ShepRobofest is an annual robotics competition hosted by Shepherd University in Shepherdstown, West Virginia. The competition serves to bring like-minded elementary to college-level students to celebrate STEM education and robotics.
The MechWarfare Robot Competition at Shepherd University's Robofest is a challenge that simulates robot combat in an arena and in a scaled terrain. Each team builds a 1/24 scaled armed robots that are piloted through a wireless first-person POV system. The competition places robots head to head in a gunslinging battle to determine a victor.
The Stony Brook Robotics Team competed in Shepherd University's Robofest 2017 with Frederick (Fred, for short), a quadruped robot equipped with LIDAR technology and a fully automated firing mechanism. The robot served to bring together a modular mechanical design, an efficient electrical system and a robust software program that were key to overall functioning of the system.
Each part of the robot is carefully designed to be modular and adaptable and follow an iterative process. Each leg is designed to be a pivot point to allow for easy turning with the optimal amount of friction. 3D printed parts were custom designed to fit the pre-made Robotis Servo motor attachments. The Robotis Servo and Arbotix System is a collection of highly efficient servos used in hobby robotics. In addition to the high performance and quick response time of the servos, the servos are exceptional for their wide range of motions and ease of programming, making them the idea choice to program.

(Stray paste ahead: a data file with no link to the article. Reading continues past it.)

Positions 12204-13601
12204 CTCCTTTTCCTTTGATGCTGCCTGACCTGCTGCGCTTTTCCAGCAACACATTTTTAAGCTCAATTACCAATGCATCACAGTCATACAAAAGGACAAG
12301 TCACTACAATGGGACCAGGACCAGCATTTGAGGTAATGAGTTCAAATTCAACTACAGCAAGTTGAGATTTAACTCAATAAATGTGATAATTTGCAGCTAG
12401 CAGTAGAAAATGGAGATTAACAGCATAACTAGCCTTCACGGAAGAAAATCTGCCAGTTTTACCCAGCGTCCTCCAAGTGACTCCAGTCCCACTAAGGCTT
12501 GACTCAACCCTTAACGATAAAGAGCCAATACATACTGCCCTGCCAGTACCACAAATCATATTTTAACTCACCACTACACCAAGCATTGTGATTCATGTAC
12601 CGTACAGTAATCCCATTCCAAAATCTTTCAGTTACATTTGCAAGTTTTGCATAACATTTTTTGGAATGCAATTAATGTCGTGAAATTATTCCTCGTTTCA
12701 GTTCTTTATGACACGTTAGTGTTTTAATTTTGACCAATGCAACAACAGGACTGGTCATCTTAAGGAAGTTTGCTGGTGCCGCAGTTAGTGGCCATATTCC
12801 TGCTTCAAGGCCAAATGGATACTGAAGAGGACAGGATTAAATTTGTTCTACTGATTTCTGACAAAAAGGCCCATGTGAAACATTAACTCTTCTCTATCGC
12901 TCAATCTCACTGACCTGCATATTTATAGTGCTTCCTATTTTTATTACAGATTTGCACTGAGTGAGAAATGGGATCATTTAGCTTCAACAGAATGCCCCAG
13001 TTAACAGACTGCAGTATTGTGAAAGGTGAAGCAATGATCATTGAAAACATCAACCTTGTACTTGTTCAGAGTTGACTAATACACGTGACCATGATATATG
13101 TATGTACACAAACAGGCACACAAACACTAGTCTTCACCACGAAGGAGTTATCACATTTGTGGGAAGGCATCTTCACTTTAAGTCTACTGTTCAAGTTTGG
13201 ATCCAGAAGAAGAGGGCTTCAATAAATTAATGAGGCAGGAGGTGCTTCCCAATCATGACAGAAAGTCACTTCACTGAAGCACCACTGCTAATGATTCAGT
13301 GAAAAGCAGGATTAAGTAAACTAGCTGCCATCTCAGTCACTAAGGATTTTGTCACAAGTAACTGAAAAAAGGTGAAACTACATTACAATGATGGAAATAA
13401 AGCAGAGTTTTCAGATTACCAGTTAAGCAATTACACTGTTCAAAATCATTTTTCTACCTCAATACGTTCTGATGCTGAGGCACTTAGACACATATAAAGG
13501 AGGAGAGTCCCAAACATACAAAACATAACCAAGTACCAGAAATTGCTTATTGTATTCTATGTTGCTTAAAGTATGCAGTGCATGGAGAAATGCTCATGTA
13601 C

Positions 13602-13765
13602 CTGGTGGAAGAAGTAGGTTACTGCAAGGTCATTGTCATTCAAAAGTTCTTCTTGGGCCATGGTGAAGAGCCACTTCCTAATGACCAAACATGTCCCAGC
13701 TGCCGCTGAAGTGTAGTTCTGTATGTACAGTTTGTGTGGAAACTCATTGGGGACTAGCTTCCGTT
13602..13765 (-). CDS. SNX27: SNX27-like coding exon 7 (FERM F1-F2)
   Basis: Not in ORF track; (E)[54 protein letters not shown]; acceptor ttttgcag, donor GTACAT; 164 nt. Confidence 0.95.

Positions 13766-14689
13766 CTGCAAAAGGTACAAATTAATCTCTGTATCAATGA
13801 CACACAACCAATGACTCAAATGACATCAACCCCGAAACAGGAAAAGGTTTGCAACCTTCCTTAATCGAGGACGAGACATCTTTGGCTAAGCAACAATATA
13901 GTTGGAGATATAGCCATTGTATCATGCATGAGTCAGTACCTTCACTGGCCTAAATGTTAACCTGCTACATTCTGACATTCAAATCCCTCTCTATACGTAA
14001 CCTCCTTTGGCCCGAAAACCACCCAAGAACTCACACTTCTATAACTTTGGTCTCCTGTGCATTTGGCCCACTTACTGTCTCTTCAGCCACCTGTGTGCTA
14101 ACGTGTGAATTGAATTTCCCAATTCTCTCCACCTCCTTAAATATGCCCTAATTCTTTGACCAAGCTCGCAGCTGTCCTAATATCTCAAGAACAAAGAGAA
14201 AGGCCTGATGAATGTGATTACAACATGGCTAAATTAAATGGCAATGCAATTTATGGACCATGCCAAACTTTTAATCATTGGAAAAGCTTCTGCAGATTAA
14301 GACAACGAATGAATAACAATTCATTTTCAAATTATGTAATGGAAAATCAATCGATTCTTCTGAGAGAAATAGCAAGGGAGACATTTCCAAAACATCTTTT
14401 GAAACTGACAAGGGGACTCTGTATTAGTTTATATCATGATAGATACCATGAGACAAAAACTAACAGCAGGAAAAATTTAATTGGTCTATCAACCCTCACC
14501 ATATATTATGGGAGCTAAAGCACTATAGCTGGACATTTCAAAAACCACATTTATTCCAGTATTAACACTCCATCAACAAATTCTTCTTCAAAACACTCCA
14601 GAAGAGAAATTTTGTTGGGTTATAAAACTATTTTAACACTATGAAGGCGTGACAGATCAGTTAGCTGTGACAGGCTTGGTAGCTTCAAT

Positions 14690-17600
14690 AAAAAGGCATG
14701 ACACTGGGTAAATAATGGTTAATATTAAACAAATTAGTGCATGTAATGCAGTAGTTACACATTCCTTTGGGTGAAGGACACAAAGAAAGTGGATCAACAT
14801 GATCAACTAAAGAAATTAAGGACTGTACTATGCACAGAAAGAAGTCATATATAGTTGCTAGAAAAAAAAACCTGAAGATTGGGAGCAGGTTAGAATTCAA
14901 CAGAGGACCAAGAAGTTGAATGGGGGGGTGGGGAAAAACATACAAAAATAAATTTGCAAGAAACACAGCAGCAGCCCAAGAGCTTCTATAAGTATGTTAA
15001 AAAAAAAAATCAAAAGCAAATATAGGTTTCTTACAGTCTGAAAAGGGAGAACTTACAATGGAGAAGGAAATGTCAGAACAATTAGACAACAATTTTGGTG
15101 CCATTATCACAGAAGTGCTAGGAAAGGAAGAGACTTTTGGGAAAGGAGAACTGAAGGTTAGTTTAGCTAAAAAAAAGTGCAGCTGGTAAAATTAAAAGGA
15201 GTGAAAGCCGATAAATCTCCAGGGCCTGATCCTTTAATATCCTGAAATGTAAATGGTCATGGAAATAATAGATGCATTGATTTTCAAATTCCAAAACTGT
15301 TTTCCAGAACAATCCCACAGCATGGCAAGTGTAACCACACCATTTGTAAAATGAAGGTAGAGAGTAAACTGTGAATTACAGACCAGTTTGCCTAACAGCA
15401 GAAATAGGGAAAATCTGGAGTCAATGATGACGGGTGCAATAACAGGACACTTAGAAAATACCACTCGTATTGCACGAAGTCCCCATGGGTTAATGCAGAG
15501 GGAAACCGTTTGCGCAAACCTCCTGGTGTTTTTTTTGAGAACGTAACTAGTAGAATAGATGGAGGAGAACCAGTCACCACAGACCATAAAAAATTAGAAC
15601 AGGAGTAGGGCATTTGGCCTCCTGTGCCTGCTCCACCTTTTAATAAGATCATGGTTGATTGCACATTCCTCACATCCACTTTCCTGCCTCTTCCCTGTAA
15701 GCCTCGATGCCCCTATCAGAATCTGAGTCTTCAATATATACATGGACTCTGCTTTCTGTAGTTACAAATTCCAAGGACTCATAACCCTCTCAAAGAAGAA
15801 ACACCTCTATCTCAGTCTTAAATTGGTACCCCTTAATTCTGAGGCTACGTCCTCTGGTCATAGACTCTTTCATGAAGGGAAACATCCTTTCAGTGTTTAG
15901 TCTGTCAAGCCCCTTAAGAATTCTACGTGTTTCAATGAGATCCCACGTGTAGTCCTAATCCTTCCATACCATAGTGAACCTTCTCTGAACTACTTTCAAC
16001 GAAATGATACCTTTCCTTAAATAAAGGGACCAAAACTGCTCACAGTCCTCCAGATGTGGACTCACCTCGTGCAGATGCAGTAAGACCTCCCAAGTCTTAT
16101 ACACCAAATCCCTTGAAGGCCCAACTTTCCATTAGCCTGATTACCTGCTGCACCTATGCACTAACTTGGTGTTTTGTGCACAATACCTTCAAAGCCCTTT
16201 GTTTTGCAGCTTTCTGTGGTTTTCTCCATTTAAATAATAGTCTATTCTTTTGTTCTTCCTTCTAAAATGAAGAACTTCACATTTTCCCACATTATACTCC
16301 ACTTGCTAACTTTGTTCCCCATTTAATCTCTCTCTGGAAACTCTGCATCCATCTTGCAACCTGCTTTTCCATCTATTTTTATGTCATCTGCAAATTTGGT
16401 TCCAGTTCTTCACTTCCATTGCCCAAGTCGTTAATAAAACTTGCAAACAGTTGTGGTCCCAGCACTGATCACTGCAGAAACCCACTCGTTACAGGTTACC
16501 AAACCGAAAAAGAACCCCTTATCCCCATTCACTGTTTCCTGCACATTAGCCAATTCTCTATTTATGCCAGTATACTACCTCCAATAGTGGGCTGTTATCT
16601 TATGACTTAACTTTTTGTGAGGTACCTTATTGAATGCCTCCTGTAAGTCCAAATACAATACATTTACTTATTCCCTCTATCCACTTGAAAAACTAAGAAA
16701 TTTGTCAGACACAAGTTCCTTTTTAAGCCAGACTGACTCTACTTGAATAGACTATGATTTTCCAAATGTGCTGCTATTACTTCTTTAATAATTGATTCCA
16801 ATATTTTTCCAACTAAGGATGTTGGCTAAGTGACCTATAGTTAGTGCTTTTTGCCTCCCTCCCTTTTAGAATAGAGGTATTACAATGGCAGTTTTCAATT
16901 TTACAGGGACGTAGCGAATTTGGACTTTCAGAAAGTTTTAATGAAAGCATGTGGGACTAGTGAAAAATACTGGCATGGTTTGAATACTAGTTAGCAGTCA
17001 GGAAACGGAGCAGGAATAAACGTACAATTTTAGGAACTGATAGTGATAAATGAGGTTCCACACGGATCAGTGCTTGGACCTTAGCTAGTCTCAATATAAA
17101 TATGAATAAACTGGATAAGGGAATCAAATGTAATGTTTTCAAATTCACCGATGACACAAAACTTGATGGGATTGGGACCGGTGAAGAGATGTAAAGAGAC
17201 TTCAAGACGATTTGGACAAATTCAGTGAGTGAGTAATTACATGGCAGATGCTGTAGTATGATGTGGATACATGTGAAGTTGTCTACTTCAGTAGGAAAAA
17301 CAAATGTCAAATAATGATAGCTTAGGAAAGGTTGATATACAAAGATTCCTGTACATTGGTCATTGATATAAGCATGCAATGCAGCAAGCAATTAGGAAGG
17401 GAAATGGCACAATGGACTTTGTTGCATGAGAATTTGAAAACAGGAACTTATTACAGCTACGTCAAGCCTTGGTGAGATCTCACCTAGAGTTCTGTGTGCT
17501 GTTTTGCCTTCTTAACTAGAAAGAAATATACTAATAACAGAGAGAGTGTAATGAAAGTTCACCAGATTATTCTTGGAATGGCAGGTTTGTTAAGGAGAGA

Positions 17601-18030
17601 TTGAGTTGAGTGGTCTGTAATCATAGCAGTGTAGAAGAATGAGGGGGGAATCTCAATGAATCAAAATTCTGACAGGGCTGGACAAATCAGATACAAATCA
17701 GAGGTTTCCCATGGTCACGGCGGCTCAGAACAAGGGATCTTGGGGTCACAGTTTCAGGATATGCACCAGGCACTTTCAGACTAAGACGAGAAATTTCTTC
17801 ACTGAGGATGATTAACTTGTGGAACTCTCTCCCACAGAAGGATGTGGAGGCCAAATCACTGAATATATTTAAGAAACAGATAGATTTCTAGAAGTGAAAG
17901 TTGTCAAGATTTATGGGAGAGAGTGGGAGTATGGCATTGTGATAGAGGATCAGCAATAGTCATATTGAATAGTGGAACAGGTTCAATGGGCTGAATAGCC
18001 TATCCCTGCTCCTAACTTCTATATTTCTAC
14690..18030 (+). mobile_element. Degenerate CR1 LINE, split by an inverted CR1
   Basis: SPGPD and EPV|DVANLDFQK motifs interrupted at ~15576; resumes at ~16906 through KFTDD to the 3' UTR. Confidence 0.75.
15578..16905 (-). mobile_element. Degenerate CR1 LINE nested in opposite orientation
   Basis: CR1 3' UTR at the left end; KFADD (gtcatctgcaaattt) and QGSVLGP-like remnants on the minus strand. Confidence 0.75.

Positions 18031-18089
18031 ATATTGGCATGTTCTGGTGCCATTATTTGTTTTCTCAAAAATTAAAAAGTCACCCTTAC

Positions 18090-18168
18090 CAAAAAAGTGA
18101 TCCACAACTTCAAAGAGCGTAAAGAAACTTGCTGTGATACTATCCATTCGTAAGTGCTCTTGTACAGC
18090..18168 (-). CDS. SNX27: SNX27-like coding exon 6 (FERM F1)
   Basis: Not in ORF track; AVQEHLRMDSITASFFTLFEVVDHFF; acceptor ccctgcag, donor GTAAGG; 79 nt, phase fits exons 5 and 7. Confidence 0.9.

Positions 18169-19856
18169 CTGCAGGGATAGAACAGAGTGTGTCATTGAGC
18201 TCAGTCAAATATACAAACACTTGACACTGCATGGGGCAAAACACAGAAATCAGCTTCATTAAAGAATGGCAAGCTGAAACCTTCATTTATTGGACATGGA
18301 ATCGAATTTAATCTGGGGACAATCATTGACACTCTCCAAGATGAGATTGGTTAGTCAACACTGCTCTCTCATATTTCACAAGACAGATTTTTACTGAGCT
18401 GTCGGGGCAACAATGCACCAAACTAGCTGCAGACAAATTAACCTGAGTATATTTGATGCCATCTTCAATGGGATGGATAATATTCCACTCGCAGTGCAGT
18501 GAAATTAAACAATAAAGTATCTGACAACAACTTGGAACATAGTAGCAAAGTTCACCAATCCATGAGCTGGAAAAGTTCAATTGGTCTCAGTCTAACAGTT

The Electrical Team designed custom-made circuit boards to handle the robot's delicate controls and to partition sufficient power for all subsystems. Combining the Robotis Servo System with radio communication modules, our robot is fully equipped to lunge into battle with fast and powerful movements. The Electrical team works closely with our Software Team to provide both radio communication and fine tuning of the robot's movements.
The software portion of this robot was mostly implemented in C++. The robot was controlled with an XBox controller. Control information and sensor information was broadcast to and from the robot via an XBee radio using the Zigbee protocol. A robust communication system was designed with the electrical team to ensure that a bad wireless connection could be detected quickly. The robot was required to have legs due the the competition rules. This meant that extensive time was put into designing and implemented a system which would allow Frederick to walk smoothly and be easy to control. Additionally, a LIDAR was mounted to the robot to show a 360 degree view of any obstacles around Fred.
For more information about Fred and other SBRT robots, contact us at firstname.lastname@example.org.